While fourteen Indian energy companies made it to the S&P Global Platts Top 250 Global Energy Company Rankings, they were one short of the tally held last year. However, this year saw the entry of Indian Oil to the Top 10 along with Reliance Industries that was part of the top 10 club last year as well. In the 2016 rankings, India Oil Corp took the big leap from the No. 66 in 2015 to No. 14. As many as 10 energy companies significantly moved up in their rankings this year.
Reliance Industries was the top ranked Asian energy company in the global rankings and has Indian Oil Corp, Oil & Natural Gas Corp and Bharat Petroleum Corp for company in the Asian Top 10. Refiners continued to strengthen their standings in the 2017 roster, buoyed by improved margins.
Overall, thanks to the new entrants buoyed by utilities and pipelines, revenues of the Top 10 global energy companies surged more than 30% to $1.1 trillion from $830.2 billion in the 2016 rankings. Collectively, the world's top 10 companies posted combined profits of $63.7 billion last year, 14% lower than the $74.3 billion posted the year before. The Top 250 profit figures are adjusted for preferred dividends and exclude discontinued operations and extraordinary operations.
The two dozen biggest movers up included a range of companies from EMEA (Europe, Middle East & Africa) and the Americas. The group was heavy with diversified utilities -- which provide electricity and natural gas to residential, commercial and industrial users – and pipeline companies that carry oil and gas to market. Not surprisingly, both sectors rely on each other for supply and demand. Among the biggest losers in the rankings, by sector, were South American exploration companies and Chinese power providers.
"Commodity price volatility, geopolitical shifts and industry consolidation made investors seek out safe havens in 2016 in the form of strong returns on invested capital, long-term fixed fees, regulatory stability, and access to regional and world markets," said Harry Weber, senior natural gas writer of S&P Global Platts, the leading independent provider of information and benchmark prices for the commodities and energy markets. "That helps explain why utilities and pipelines were able to differentiate themselves from other sectors, even as some operators struggled to boost revenue and underwent major transformations that included operational and management changes."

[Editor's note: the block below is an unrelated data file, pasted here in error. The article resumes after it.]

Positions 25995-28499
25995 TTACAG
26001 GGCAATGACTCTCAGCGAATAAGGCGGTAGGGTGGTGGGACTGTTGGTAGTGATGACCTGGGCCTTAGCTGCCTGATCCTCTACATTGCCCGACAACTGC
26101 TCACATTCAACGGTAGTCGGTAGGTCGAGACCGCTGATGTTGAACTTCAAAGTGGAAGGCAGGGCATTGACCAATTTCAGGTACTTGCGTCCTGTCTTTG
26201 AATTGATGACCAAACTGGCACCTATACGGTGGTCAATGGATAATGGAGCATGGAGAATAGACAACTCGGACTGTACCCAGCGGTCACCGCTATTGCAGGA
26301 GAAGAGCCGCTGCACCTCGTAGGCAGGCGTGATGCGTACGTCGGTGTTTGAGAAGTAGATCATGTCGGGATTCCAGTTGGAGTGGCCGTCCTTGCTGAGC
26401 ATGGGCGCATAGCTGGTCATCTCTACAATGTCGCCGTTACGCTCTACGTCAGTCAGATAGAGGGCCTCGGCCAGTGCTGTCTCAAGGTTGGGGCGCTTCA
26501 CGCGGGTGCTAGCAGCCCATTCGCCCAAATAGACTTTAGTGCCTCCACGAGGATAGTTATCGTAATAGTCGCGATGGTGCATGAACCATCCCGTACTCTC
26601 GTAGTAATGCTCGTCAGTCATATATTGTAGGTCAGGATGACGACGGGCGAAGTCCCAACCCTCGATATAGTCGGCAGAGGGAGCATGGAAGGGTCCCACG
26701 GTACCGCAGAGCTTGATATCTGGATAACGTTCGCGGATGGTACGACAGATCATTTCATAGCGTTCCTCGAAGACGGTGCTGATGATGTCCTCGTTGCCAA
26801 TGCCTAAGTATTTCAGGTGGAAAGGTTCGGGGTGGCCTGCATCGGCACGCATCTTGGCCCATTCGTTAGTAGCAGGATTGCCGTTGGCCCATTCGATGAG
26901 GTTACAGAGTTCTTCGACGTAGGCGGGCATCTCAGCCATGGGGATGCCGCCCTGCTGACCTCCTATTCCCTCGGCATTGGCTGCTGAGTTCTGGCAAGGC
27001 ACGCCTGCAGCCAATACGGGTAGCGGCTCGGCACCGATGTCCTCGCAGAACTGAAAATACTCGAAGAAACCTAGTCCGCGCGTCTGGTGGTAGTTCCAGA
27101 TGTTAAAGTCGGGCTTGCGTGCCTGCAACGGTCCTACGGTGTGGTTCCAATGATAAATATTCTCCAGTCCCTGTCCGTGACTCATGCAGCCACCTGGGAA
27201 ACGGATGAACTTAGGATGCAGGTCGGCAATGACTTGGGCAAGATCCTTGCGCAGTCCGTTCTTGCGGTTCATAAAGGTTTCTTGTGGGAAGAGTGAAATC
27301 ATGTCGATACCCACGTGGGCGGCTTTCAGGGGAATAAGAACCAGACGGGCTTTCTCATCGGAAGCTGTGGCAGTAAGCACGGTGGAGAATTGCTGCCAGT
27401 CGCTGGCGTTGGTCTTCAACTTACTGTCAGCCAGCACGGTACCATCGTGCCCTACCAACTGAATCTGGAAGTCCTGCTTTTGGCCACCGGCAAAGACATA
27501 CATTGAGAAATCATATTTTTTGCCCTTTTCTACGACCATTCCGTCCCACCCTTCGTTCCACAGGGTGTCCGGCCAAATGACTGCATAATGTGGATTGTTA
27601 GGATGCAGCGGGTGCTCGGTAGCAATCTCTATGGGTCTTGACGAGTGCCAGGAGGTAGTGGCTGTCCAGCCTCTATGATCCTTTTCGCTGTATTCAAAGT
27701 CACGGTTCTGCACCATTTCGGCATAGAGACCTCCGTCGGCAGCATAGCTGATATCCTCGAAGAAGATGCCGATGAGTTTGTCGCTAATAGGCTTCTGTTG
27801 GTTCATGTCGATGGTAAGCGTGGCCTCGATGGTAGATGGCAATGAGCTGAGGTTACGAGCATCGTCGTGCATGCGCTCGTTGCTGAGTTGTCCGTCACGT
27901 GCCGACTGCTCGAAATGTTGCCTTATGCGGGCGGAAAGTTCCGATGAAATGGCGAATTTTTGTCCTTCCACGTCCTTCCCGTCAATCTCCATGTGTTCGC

Since the rankings were first released in 2002, IOGs have led the list every year, and that is true again for 2017. But, ExxonMobil, which had led the rankings for 12 consecutive years, fell to No. 9 and was replaced at the top by Russia's Public Joint Stock Company Gazprom, which benefits from being majority-owned by the Moscow government and from European countries being heavily dependent on Gazprom's gas supplies.
The bigger story this year is not who is at No. 1, however. Germany's E.ON shooting up 112 places to No. 2 from No. 114 for last year is something that reveals the broader trend for utilities making further inroads due to stable cash flows and strong returns on invested capital.
It was also India's Reliance Industries rising to No. 3 from No. 8 last year and France's Total rising to No. 10 from No. 12 last year along with Indian Oil Corp that showed the strength of pipelines as the other sector that was among those that surged up this time around.
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